Amazon adds 5,000th Rivian electric delivery van to U.S. fleet

July 18, 2023
After ordering 100,000 last-mile delivery EVs, the e-commerce giant also is ramping up its middle-mile sustainability with more Class 8 electric vehicles and charging infrastructure nationwide.

Amazon's growing U.S. fleet now includes some 5,000 Rivian electric delivery vans, meeting the needs of its e-commerce customers and helping the company achieve its promise of creating a more sustainable private fleet.

"This is just the start of what will be 100,000 vehicles on the road by 2030, at which time Amazon will eliminate millions of metric tons of carbon per year," a spokesperson for the e-commerce giant told FleetOwner in a statement.

Rivian was one of the first OEMs to benefit from Amazon's Climate Pledge Fund, a venture investment program with an initial $2 billion in funding, supporting the development of sustainable technologies with a goal to reach net-zero carbon emissions by 2040.

"We worked together on everything from designing the size and space of the interior to what the headlights look like, and even the sound the vehicles make when they're on the road," Amazon representative Katie Larsen told FleetOwner. "You can't help but smile when you're driving it,"

The Rivian vans were built with a focus on driver safety and experience, according to Larsen. They were tested by company drivers, who influenced the design of the 100,000 vans the company ordered.

See also: Rivian sticks to full-year production target

Amazon partners with utilities and more on electrification

Amazon, the nation's sixth-largest private fleet, according to the FleetOwner 500: Top Private Fleets of 2023 rankings, has worked closely with charging network operators, utilities, and energy companies. Working with charging network operators and utilities and energy companies, Amazon developed a strategy to engage utility partners across stations and provide a five-year power outlook to ensure they can plan for the future, a company spokesperson told FleetOwner.

In addition to the thousands of chargers it has installed at delivery stations, the company built more than 290 chargers for heavy-duty vehicles across over 120 sites in the U.S. To expand its fleet in the middle mile, it is piloting electric Class 8 trucks in the U.S., and it already has 25 electric semi-trucks in the U.K. and Germany. Additionally, over 100 electric yard trucks are operating in sites nationwide, and  it recently ordered an additional 300.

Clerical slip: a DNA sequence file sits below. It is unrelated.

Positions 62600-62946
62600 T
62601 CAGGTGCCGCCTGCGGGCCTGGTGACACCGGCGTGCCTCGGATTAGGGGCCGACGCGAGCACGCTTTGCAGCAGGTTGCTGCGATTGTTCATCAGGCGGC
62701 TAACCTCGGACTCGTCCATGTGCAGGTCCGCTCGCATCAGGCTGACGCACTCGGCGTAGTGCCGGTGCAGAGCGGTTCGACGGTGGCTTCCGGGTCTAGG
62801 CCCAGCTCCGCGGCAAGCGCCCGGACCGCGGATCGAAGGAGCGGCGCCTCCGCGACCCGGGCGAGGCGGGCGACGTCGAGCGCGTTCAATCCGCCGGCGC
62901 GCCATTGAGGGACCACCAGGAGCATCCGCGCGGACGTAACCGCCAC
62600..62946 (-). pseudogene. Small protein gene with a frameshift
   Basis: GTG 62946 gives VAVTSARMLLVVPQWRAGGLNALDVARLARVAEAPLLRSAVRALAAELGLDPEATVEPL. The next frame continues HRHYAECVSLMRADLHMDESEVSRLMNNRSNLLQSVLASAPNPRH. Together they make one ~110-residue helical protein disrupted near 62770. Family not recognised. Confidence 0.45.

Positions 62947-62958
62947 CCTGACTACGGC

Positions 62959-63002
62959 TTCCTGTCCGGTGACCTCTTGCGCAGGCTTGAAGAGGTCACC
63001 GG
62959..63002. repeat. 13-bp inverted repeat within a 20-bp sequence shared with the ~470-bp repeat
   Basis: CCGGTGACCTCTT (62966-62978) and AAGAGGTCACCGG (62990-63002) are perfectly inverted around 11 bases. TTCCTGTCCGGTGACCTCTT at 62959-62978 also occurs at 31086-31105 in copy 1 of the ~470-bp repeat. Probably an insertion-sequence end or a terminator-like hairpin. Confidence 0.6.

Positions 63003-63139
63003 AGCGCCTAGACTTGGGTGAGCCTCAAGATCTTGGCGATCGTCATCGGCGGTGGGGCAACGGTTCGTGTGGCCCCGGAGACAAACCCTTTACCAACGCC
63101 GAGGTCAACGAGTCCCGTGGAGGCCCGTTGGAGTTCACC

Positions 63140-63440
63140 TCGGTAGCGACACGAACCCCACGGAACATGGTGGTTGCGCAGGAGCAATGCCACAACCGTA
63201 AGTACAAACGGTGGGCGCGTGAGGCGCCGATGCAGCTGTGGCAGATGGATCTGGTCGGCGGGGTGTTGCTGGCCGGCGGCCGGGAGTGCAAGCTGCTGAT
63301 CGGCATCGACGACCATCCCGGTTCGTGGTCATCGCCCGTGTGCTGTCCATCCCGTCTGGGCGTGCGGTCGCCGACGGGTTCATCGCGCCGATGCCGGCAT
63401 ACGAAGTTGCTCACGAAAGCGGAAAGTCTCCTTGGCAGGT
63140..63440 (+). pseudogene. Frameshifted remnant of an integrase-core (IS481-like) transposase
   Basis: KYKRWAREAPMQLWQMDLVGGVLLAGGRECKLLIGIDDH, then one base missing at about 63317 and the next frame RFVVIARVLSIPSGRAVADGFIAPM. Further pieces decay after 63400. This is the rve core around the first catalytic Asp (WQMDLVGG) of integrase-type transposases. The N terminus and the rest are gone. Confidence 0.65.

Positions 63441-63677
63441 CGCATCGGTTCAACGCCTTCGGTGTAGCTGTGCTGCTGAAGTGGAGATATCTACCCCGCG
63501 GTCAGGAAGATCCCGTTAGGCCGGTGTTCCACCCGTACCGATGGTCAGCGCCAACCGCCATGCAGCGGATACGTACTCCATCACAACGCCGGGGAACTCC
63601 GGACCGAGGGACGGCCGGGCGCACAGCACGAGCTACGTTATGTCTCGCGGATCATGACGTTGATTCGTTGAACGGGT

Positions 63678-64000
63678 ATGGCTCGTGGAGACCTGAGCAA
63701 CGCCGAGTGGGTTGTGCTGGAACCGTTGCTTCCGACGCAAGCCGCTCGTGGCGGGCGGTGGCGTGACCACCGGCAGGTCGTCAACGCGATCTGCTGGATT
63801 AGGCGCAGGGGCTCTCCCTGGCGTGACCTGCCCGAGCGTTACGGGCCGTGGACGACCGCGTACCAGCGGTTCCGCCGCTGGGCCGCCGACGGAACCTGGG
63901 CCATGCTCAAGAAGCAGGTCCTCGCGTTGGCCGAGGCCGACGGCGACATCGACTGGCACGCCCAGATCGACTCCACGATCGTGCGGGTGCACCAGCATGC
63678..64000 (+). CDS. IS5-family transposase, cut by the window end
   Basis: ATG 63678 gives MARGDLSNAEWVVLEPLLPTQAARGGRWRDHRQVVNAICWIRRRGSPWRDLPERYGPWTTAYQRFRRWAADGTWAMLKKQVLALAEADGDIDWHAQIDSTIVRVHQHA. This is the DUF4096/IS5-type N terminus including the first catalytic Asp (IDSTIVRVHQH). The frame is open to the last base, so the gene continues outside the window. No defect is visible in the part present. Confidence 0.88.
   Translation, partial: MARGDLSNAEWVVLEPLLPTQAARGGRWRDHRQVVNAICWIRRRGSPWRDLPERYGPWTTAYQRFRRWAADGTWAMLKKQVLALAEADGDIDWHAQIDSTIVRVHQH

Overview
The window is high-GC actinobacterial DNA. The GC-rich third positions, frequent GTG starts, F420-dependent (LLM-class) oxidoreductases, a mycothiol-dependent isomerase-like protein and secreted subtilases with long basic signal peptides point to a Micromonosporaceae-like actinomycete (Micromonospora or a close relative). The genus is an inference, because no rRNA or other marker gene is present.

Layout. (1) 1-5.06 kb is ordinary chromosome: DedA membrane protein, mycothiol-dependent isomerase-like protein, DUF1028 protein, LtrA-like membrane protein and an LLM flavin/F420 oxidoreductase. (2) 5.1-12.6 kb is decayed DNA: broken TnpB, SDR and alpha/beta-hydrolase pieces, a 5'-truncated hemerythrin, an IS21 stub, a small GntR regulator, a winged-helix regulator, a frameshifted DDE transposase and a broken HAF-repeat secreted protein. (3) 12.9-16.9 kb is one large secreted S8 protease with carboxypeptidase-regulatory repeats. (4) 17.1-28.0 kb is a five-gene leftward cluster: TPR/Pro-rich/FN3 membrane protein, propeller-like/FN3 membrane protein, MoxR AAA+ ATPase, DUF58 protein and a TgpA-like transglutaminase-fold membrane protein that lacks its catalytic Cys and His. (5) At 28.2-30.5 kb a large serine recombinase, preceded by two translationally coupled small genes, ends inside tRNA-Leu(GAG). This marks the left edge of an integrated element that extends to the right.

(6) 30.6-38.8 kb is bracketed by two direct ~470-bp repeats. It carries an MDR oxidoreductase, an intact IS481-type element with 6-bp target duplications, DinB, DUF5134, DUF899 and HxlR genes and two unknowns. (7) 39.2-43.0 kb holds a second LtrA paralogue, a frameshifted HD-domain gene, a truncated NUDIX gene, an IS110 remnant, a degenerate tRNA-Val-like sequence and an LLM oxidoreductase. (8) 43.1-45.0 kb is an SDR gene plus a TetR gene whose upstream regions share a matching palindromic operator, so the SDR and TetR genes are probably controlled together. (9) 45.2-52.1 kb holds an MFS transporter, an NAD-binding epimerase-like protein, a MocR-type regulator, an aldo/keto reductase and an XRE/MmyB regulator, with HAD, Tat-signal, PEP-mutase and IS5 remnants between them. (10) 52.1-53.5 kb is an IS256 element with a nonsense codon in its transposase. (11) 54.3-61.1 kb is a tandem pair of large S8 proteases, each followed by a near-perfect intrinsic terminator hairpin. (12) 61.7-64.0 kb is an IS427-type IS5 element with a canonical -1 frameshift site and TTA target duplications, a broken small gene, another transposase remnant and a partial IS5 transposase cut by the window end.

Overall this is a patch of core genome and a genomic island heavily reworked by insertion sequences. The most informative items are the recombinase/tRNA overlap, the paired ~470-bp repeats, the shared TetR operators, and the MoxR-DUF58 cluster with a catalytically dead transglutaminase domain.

See also: California, engine manufacturers enter Clean Truck Partnership to meet emissions goals

Amazon partnered with CERES, the Coalition for Environmentally Responsible Economies, to launch the Corporate Electric Vehicle Alliance. Amazon also participates in industry groups, such as the Edison Institute, to frequently update its long-term forecasts and share learnings on how much power the industry will need, according to a company statement.

"Amazon is committed to sustainability because it's a win all aroundit's good for the planet, for businesses, our customers, and communities," Larsen told FleetOwner. "Within our Climate Pledge Fund, we've been investing in visionary companies across industries, including transportation and logistics, energy generation, storage and utilization, manufacturing and materials, circular economy, and food and agriculture. Amazon has now invested in 22 companies, all of which are advancing technologies and business solutions that can help Amazon and others reach net-zero carbon by 2040."

Amazon ramps up global decarbonization effort

Amazon has put about 15 different models of electric vehicles on the road, including custom delivery vehicles, e-cargo bikes, and e-rickshaws, to test and learn across the U.S., the EU, and India.

Last autumn, the company announced plans to invest over 1 billion euro over the next five years to further electrify and decarbonize its transportation network across Europe. As of last week, customers in the Munich, Berlin, and Dusseldorf regions will start to see Rivian vans on the road, including more than 1,000 electric vans in Germany. Those vans have a shorter, thinner design than their U.S. counterparts to better fit European cities.

Amazon also has 30 renewable energy projects across the American Southeast. Once fully operational, its projects are expected to generate more than 7,500 gigawatt-hours of clean energyequivalent to the electricity needed to power more than 713,000 U.S. homes annually.

About the Author

Scott Keith

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